Rationale: Biological marine invasions affect not only coastal, shallow habitats but also deep-water communities. It is crucial to increase knowledge on the particular set of traits that confer the non-indigenous species (NIS) the ability to spread, stablish and thrive in detriment to the local biodiversity. Behavioural traits seem to play a role determining which NIS might become invasive and therefore, problematic to the local ecosystems. It is through the study of those behavioural traits that opportunities arise for the management and control of invasive species, such as the lionfish (Pterois miles) in the Mediterranean. A successful management of the lionfish is based on the knowledge of the ecology and biology of this species. Management actions are thus taken accordingly, like for example, by concentrating efforts in the most susceptible parts of its life cycle or behavioural traits (“know thy enemy”, Sun Tzu, ca. 5th century BC).
Overarching goal: Reduce the populations of the invasive lionfish in the Mediterranean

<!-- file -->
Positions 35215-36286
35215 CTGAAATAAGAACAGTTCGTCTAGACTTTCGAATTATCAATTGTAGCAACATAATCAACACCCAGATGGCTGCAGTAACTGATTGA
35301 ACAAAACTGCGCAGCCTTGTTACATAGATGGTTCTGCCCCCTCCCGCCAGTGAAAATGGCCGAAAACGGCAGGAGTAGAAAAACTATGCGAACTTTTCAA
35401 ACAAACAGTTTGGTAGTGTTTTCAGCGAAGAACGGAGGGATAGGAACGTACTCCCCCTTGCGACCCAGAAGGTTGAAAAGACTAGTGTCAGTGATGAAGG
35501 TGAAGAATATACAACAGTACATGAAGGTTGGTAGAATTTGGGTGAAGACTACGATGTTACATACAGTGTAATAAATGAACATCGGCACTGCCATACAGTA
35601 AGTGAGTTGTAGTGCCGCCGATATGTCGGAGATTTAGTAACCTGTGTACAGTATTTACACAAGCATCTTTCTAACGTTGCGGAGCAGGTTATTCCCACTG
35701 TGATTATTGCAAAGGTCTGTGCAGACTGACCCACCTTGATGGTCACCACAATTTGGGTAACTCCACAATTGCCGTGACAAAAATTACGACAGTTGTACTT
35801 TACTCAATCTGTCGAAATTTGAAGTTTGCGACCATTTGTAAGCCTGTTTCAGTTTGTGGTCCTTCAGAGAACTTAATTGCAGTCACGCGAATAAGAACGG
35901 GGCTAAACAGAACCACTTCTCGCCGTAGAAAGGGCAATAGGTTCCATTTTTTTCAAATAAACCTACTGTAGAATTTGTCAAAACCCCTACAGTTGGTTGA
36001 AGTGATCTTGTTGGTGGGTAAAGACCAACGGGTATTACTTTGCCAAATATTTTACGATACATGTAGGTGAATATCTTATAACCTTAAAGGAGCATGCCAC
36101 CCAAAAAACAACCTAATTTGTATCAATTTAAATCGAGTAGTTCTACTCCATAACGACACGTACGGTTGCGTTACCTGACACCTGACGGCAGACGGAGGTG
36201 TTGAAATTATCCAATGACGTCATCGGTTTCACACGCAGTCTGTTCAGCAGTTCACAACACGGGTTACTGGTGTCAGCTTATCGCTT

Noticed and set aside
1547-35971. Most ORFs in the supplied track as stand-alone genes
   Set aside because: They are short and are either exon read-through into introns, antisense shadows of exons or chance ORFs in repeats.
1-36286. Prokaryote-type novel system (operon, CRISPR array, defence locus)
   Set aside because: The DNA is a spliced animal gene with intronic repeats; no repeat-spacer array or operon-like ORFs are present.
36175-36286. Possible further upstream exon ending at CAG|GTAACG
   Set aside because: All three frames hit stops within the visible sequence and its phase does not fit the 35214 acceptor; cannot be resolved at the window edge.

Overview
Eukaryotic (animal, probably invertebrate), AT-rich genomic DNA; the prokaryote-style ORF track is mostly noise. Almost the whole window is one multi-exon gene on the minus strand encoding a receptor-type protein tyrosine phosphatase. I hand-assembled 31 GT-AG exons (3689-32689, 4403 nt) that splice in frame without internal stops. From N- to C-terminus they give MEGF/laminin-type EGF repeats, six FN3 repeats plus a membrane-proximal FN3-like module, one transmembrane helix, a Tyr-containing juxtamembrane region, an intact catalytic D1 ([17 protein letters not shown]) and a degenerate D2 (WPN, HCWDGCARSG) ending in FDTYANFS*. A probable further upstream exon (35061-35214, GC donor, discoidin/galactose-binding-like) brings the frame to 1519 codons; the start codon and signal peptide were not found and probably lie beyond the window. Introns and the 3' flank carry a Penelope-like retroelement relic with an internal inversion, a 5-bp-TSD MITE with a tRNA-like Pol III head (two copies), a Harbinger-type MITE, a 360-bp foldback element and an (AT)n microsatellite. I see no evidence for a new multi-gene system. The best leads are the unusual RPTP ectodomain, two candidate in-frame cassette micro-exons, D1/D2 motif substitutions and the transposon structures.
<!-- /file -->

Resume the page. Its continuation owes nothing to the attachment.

General Goal: Produce information on the invasive lionfish behaviour to be incorporated into actions for the management of this bioinvasion
How: By performing in situ behavioural studies of lionfish communities
Study Sites: Deep-water locations (35-55m depth) inside and outside Marine Protected Areas in Cyprus
Duration: 01.01.2018 – 31.12.2021
Collaborators: University of Nottingham, UK; University of Cyprus; Department of Fisheries and Marine Research, Cyprus; The Cyprus Institute; IUCN-Centre for Mediterranean Cooperation, Spain; Nautilus Scuba Career Center, Nicosia, Cyprus